“We’ve blazed a trail forward,” Rodgers said, “and we ask all of you to be ambassadors for NIH, to educate your friends, your family and the general public about [NIH] resources. You will be making science a very powerful tool for justice.”

“We’ve blazed a trail forward,” Rodgers said, “and we ask all of you to be ambassadors for NIH, to educate your friends, your family and the general public about [NIH] resources. You will be making science a very powerful tool for justice.”

Photos: Bill Branson

“We’re looking at how these projects can be scalable and brought to individuals at greatest risk,” Rodgers said.

• Intramural study on Pima Indians. The Pima have the highest prevalence of diabetes in the world. NIH researchers are studying the intersection of genetics and environment and using the information to help determine how to prevent and treat diabetes.

• LIFE-Moms. If an obese woman develops gestational diabetes or has diabetes during pregnancy, her infant has a much higher risk of developing diabetes than a sibling born when the mother did not have diabetes. Co-funded by NIDDK, ORWH and others, LIFE-Moms is a multi-center consortium across the U.S. that is testing a variety of lifestyle interventions to reduce weight gain in expectant mothers and avoid gestational diabetes.

• The National Diabetes Education Program. This joint program of NIH and the CDC offers a wide variety of materials to help with diabetes prevention and control.

• Sisters Together: Move More, Eat Better. Given the high rates of obesity in African-American women, NIDDK created Sisters Together: Move More, Eat Better to offer tips to help black women improve their eating and physical activity habits.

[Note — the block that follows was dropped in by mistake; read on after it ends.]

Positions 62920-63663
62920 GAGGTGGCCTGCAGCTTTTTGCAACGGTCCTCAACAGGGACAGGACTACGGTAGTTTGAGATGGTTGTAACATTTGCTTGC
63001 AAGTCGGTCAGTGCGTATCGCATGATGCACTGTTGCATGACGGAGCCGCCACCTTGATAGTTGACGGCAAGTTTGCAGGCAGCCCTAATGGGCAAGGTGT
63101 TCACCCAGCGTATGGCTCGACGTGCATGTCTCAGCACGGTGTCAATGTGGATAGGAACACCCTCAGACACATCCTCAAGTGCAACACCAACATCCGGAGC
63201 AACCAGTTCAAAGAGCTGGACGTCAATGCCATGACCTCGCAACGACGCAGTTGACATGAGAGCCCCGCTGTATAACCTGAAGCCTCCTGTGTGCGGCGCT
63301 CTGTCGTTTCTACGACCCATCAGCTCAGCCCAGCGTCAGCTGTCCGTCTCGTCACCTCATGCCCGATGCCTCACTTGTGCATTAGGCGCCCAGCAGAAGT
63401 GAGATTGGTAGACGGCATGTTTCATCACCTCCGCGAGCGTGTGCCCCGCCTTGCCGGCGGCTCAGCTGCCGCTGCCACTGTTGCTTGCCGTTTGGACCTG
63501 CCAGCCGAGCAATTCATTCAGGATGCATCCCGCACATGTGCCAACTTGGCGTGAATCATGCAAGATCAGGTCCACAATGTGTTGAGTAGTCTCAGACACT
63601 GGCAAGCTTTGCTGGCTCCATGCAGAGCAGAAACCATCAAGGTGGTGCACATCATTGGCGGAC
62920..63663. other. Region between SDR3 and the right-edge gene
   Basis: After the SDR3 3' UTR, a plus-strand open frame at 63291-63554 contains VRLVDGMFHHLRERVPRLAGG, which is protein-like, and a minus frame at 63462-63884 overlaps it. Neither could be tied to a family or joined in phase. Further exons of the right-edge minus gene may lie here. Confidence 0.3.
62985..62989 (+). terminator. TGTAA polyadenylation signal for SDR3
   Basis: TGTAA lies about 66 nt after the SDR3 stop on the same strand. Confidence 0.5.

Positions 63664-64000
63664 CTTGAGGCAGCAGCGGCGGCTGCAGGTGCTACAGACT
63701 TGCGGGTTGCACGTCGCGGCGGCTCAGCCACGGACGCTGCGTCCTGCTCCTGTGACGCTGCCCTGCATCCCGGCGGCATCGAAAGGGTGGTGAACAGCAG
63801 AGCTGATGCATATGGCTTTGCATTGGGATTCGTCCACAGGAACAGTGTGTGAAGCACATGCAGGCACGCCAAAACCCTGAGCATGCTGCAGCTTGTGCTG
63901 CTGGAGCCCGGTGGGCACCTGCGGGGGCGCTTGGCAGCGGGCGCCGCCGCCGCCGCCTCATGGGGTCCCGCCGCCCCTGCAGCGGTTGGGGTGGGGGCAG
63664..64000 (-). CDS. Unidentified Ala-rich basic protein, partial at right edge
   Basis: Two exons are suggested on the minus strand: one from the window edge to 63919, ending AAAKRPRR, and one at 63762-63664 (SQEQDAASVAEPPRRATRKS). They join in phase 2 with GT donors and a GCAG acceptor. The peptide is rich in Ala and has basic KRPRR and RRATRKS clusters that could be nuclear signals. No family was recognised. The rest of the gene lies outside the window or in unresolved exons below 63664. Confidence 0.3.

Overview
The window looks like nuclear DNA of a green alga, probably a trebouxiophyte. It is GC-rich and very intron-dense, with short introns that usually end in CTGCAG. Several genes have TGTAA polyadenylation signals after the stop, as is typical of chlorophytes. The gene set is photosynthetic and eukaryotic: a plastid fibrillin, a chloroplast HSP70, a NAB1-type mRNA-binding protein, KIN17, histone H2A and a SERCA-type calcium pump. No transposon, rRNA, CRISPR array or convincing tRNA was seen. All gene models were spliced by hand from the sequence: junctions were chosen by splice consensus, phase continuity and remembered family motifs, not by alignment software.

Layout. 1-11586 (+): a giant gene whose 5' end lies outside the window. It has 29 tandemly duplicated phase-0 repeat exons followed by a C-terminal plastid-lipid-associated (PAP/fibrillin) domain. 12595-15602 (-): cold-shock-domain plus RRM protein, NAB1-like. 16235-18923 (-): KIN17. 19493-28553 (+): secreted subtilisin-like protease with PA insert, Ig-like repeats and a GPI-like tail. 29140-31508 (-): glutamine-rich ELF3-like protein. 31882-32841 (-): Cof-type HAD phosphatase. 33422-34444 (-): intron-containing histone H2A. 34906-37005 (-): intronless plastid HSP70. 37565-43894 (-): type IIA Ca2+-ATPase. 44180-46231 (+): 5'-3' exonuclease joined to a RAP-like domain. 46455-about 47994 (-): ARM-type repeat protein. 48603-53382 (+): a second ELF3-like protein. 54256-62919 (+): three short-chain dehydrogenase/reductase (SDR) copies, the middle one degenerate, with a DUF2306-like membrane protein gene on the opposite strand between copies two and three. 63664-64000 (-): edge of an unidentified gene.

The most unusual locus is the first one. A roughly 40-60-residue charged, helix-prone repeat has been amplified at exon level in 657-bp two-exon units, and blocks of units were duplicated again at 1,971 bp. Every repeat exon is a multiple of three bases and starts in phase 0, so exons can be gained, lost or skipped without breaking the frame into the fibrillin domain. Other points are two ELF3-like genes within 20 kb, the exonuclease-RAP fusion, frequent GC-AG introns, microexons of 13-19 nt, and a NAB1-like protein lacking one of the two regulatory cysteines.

Rodgers said he hopes people will use NIH as a source of health information.

“We’ve blazed a trail forward,” he said, “and we ask all of you to be ambassadors for NIH, to educate your friends, your family and the general public about [NIH] resources. You will be making science a very powerful tool for justice.”

From the Q&A session:

Food deserts. “The First Lady has taken this on very ably,” said Rodgers, resulting “in a number of food wagons going into these local communities [where fresh food is scarce] to provide fruits and vegetables.” NIH’s role and responsibility is to support research to identify factors involved in obesity; results guide other groups to make societal changes, he said.

Type 1 diabetes. Type 1, once called juvenile-onset, diabetes accounts for about 5 percent of all diabetes cases, Rodgers said. A combination of genetic and unknown environmental triggers leads to autoimmunity, where the immune system destroys insulin-producing cells in the pancreas. NIDDK’s TEDDY study follows 8,000 children from birth to 15 to identify triggers. TEDDY “will ultimately serve as the standard for most genetic-environmental interaction studies,” Rodgers said, “because we already know so much about the genetic risk factors for type 1 diabetes.”

The videocast is available at http://videocast.nih.gov/summary.asp?Live=12539.